The DISC Theory

Understanding and applying psychological principles to people's normal behavior to improve their lives.

método DISC de Marston

DISC Model Background

William Moulton Marston focused his psychological interest on “normal” or typical individuals. He was intrigued by the everyday challenges faced by ordinary people, rather than psychotic behavior or mental illness in general.

Marston aimed to develop a unit for measuring “mental energy,” essentially to “understand and describe normal human behavior” based on how each person distributes, directs, and externalizes this “mental energy.” The DISC model partly emerged from his research on measuring behavioral energy and consciousness. However, his primary goal in developing the DISC theory was to illustrate his views on human motivation.

In 1928, Marston published “Emotions of Normal People,” and although he had written about the DISC model four years earlier, it was in this book that he formally presented the DISC Theory. “Emotions of Normal People” is a seminal work in psychology, primarily known for introducing the DISC model, which forms the basis for understanding behavioral styles and personality types. The book contains several key theories

DISC Theory

Marston categorizes human behavior into four primary emotions and associated behavior styles: Dominance (D), Influence (I), Submission (S), and Compliance (C). He suggests that these behaviors are expressions of emotions that people exhibit in response to their environment, particularly in situations of perceived favorable or unfavorable conditions.

  • Dominance (D)

    Individuals exhibiting dominance respond to challenges with assertiveness and control. They are goal-oriented, decisive, and enjoy overcoming obstacles. Dominance is expressed in situations where control and results are paramount.

  • Influence (I)

    This style is characterized by sociability, talkativeness, and persuasiveness. Influential individuals thrive in social situations and are effective in persuading or motivating others. Their behavior is most pronounced in interactive, people-oriented settings.

  • Steadiness (S)

    Individuals with a steadiness style value consistency and stability. They are reliable, supportive, and prefer predictable environments. They shine in roles that require patience and persistence.

  • Compliance (C)

    Compliance is marked by an adherence to rules, precision, and sensitivity to quality. These individuals are analytical and excel in structured, organized settings where details matter.

Two Key Behavioral Dimensions

Marston’s theory proposes two key behavioral dimensions:

  • Active-Passive Axis

    This spectrum ranges from assertive, dynamic behaviors (active) to more reserved and reflective behaviors (passive). Individuals may exhibit different levels of activity in response to various situations.

  • Favorable-Antagonistic Axis

    This dimension assesses an individual's perception of their environment, ranging from favorable (friendly, supportive) to antagonistic (challenging, adverse). This perception significantly influences their behavioral response.

The intersection of these axes creates a comprehensive map of human behavior, forming the basis of the DISC types.

Environmental and Perceptual Influence

In “Emotions of Normal People,” William Moulton Marston explores the profound impact of environmental and perceptual influences on human behavior, highlighting that individuals actively interpret their surroundings, shaping their responses and interactions.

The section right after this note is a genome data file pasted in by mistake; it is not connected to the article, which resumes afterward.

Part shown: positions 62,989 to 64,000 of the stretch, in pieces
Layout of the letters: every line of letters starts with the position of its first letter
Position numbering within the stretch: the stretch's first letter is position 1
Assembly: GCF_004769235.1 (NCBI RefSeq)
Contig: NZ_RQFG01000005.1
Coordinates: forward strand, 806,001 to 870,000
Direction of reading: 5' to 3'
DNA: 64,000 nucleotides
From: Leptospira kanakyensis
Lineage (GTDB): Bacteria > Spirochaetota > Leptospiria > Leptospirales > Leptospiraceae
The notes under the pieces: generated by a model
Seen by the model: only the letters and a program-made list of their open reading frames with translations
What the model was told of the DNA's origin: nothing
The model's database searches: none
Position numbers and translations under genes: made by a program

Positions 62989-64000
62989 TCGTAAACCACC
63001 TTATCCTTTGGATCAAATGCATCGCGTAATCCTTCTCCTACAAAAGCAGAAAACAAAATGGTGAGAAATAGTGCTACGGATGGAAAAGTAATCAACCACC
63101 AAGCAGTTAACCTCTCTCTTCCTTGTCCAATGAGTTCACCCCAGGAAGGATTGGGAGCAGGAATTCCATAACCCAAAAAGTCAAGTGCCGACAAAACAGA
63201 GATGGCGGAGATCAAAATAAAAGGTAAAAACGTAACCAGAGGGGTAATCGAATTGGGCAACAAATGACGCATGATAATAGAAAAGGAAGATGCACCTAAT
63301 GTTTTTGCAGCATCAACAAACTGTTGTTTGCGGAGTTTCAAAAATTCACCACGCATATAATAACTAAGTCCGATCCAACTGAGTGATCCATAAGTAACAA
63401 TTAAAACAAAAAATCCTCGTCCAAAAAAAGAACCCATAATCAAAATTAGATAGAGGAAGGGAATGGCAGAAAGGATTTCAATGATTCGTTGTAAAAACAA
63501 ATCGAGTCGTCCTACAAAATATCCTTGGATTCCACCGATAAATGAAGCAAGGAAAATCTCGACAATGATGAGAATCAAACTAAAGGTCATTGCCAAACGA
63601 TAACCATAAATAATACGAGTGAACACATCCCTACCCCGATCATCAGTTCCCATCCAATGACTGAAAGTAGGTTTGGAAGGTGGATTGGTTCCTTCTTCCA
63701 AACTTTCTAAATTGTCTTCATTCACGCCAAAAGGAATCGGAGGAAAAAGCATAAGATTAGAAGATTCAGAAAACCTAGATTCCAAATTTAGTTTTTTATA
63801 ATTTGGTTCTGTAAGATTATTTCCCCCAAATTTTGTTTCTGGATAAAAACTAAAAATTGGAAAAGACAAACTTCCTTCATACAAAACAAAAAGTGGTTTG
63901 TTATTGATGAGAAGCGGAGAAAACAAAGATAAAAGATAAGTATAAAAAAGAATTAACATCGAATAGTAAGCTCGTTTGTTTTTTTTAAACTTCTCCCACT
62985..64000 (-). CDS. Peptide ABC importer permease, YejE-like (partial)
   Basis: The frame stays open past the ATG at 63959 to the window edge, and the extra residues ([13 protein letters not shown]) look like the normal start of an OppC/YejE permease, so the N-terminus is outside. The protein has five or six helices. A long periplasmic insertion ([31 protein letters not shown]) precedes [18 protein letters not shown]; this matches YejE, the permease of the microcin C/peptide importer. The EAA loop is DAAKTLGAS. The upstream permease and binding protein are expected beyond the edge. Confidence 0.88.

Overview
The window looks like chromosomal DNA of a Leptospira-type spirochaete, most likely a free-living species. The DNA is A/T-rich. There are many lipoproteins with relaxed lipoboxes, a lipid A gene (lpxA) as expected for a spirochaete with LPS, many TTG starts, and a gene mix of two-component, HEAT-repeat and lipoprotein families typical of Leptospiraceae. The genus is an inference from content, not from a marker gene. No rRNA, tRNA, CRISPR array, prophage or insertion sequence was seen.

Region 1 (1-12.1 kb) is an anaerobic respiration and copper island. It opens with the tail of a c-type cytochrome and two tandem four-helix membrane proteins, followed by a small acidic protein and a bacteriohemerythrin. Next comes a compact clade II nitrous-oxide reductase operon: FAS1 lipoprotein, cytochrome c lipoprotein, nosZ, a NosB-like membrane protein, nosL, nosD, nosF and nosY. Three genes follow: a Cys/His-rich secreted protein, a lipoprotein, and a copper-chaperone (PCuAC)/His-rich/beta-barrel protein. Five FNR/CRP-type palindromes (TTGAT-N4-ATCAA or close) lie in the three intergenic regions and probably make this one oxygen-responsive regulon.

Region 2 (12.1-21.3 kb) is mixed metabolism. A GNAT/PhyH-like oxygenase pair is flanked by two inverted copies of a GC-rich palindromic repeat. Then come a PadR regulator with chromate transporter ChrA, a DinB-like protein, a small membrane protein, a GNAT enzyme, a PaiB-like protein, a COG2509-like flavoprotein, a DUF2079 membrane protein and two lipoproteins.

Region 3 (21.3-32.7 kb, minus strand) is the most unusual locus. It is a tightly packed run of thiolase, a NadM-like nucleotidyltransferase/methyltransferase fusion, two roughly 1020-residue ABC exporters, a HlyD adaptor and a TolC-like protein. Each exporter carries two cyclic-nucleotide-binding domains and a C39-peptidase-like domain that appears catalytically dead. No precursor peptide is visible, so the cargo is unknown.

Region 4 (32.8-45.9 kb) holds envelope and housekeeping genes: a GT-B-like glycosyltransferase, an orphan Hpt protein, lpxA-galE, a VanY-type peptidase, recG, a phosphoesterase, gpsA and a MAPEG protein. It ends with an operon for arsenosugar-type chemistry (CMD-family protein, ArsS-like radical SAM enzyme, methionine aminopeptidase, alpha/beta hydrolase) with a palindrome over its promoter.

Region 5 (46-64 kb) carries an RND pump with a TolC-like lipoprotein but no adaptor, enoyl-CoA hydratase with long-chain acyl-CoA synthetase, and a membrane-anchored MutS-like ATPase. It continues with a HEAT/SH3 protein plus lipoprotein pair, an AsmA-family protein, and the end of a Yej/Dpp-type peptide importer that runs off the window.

Marston describes environmental perception as binary, where environments are perceived as either supportive or hostile. Supportive environments foster open, collaborative behaviors and encourage creativity and risk-taking, influenced by feelings of security and encouragement.

Conversely, hostile environments lead to defensive or aggressive behaviors, driven by a survival mindset. In such settings, individuals focus on self-protection, often resulting in competitive or confrontational actions.

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Integrative Psychology

Integrative Psychology: A Study of Unit Response is a book by William Moulton Marston, C. Daly King, and Elizabeth Holloway Marston, first published in 1931. The book is an attempt to organize the field of psychology for students. It makes a critical examination of various psychological and semi-psychological attempts to classify fundamental human activities and thereafter attempts to postulate elementary behavior units that may serve psychology, precisely as the atom and electron have served in chemistry.

Psychology should be based on the study of unit responses. Marston believed that the basic unit of behavior is the unit response, which is a reaction to a stimulus. He identified three types of unit responses:

  • Sensory responses: These are responses to internal or external stimuli that lead to sensations.
  • Perceptual responses: These are responses to sensations that lead to perceptions.
  • Motor responses: These are responses to perceptions that lead to actions.

Marston’s approach in “Integrative Psychology” is characterized by its focus on the integration of various psychological components, including emotions, behavior, and environmental factors. He delves into the complexities of human nature, exploring how these elements interplay and influence one another.

Marston's Legacy

Marston’s work was pioneering in that it moved away from pathologizing human behavior and instead focused on the range of normal human emotions and responses. His emphasis on the influence of the environment and perception on behavior laid the groundwork for modern personality assessments and was influential in the fields of psychology and business, especially in areas like personal development, team building, and leadership training.

You can download his books here

método DISC de Marston